Recent increases in energy costs and their impact on local and national economies have made us aware of the possibility that the economy is an energy system, not a financial one. Because nothing that has any economic value whatsoever can be supplied without the use of energy.
This hasn’t been a problem in the past because the fossil fuel energy used to produce useful energy, known as the Energy Cost of Energy (ECoE), has been positive. Which has enabled the world economy to grow, with the ecological and social consequences now confronting us.
However, without us realising it, the energy required to enable growth to continue is now more than the energy produced. The growth we are now said to be having is a myth.
The false impression of growth that has been given in recent years has been achieved by governments printing money.
The reality is that the global economy is now shrinking and will continue to do so for the foreseeable future.
The rate at which the economy shrinks is, at first sight, being tempered by the use of renewables (solar, wind and tidal). However, renewables depend on the use of steel, concrete, copper, cobalt and lithium. All of which require energy for their production.
The implication for those of us looking for an ecological future is that we must now focus our attention on the changes already taking place beneath our noses.
As the global economy shrinks the establishment will be tempted to deal with the social consequences in ways which will accelerate the ecological degradation of our world. Money will be ‘created’ and spent in ways which appear to generate increases in the GNP. Such as by building new roads.
We are being misled by our politicians whose future is dependent on growth. Instead, we should welcome a shrinking (no growth) economy.
So, how will it evolve?
There are two kinds of spending. Essential and discretionary. We became used to the idea during the Covid when discretionary (non-essential) spending was curbed to protect us from ourselves.
Essential spending, on keeping ourselves warm and fed, is dependent on increasing energy costs, which is forcing us to reduce our discretionary spending. The problems of the so-called “hospitality industry” are an obvious example. As the economy shrinks discretionary spending will continue to reduce, leading to the kind of economy I knew as a teenager in the UK in the 1940s and 50s.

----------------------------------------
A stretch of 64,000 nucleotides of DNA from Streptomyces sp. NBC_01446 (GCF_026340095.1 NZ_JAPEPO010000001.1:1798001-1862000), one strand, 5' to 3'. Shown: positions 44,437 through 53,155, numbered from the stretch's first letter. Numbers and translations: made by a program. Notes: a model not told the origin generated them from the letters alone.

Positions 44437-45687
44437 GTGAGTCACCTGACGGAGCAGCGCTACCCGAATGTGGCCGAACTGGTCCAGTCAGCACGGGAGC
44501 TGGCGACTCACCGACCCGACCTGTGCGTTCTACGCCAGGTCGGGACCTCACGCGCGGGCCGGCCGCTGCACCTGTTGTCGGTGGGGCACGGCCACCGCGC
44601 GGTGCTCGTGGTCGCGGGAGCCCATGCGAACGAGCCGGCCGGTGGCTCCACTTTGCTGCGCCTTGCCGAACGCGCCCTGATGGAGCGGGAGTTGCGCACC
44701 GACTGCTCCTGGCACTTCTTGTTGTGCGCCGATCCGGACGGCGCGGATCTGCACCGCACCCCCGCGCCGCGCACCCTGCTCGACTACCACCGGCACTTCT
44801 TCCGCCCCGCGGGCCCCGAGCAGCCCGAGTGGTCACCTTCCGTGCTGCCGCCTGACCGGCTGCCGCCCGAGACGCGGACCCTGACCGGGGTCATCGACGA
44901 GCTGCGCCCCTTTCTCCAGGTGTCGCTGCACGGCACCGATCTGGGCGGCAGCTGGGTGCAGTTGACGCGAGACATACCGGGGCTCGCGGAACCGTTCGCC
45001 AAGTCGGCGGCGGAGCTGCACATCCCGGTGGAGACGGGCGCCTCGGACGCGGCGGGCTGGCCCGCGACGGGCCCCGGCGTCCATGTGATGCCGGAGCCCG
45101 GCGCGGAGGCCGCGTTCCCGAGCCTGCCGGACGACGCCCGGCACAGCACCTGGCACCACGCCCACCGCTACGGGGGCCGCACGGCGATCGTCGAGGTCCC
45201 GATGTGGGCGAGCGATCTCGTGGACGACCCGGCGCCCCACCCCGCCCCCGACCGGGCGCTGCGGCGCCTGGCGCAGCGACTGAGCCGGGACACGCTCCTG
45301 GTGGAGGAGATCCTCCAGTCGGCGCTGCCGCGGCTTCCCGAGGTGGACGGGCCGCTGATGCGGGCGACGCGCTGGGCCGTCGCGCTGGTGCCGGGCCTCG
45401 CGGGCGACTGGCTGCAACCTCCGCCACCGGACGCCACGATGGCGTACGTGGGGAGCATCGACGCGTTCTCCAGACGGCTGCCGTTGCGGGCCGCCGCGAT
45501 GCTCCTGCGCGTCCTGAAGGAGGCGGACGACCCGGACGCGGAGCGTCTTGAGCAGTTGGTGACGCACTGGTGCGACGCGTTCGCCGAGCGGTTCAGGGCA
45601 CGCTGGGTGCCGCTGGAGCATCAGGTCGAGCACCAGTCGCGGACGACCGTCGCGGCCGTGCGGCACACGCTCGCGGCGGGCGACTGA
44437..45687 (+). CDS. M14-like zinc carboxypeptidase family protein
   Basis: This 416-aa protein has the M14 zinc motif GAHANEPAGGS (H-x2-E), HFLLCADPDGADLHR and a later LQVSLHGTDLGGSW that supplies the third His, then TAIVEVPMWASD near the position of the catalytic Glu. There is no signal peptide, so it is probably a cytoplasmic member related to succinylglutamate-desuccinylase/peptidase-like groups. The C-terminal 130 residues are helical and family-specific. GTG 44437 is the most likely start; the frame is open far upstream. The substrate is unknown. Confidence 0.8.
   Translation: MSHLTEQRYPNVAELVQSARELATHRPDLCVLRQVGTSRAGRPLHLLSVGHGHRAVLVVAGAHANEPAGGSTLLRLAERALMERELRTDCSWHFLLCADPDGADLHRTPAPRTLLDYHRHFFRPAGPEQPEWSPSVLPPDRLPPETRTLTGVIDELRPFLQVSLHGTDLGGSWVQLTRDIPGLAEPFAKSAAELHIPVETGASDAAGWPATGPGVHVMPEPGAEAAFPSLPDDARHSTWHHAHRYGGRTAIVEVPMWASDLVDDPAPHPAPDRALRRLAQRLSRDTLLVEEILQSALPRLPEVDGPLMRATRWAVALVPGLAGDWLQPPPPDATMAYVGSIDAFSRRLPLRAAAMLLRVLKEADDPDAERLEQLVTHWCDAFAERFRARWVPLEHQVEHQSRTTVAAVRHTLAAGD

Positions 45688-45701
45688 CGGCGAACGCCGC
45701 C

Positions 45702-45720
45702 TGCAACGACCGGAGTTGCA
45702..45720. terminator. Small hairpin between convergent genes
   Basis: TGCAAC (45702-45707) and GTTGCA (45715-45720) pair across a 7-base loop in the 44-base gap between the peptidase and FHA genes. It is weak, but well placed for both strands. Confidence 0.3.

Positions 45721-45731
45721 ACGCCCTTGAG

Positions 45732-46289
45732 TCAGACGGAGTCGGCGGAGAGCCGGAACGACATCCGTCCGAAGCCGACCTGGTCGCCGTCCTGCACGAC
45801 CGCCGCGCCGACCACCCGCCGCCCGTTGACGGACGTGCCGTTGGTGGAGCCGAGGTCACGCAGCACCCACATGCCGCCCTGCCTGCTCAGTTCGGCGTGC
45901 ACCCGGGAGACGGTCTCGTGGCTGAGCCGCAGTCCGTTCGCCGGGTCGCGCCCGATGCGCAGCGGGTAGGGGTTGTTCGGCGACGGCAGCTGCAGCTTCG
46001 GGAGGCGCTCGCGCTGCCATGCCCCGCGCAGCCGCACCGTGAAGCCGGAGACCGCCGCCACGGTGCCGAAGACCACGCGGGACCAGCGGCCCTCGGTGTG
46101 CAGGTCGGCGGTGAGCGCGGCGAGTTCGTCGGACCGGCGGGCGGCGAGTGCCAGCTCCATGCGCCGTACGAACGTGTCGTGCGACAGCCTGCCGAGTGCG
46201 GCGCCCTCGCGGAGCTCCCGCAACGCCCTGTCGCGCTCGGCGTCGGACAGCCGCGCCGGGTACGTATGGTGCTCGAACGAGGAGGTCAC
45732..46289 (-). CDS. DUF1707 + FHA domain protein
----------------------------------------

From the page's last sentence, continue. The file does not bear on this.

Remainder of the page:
In due course, much of what we now consider to be essential spending will become discretionary. We may choose not to heat the whole of our house.
The long-term effect of the shrinkage will be a “direction of travel” which will head towards some kind of agrarian economy with little use of fossil fuels. Goodness knows when this will be. We may be surprised how soon this will become evident for some of us.
As the new reality becomes generally acknowledged fundamental changes in our national and individual mindsets will occur. This will be a subconscious change for most people, that cannot be avoided. It will be part of a collective change that will shape the future.
At first sight, it may seem that how this change will be handled will be crucial to the future. But this view assumes that some entity will do the handling, from the top down. Which is how we used to see change. That will no longer be necessary.
I have long thought that change must come from the bottom-up – as a result of localisation. But that implies it will be a conscious process, in an ordered and organised way. This is unlikely because the self-seeking growth-oriented capitalistic establishment will block any undermining of their power. As is happening in the UK with neighbourhood planning, which still has to follow edicts from the local authority planners.
Change is now coming from individuals, connected consciously, co-operatively and intuitively, finding the way.
The top-down ways will not survive. How can they if there will be no financial growth? It will wither away.
The disorganising and shrinking energy system which we call the economy can no longer support financial growth.
We are now finding out how to look after ourselves.
This post first appeared at Orcop.com See also: https://surplusenergyeconomics.wordpress.com/2022/05/21/229-in-the-eye-of-the-perfect-storm-2/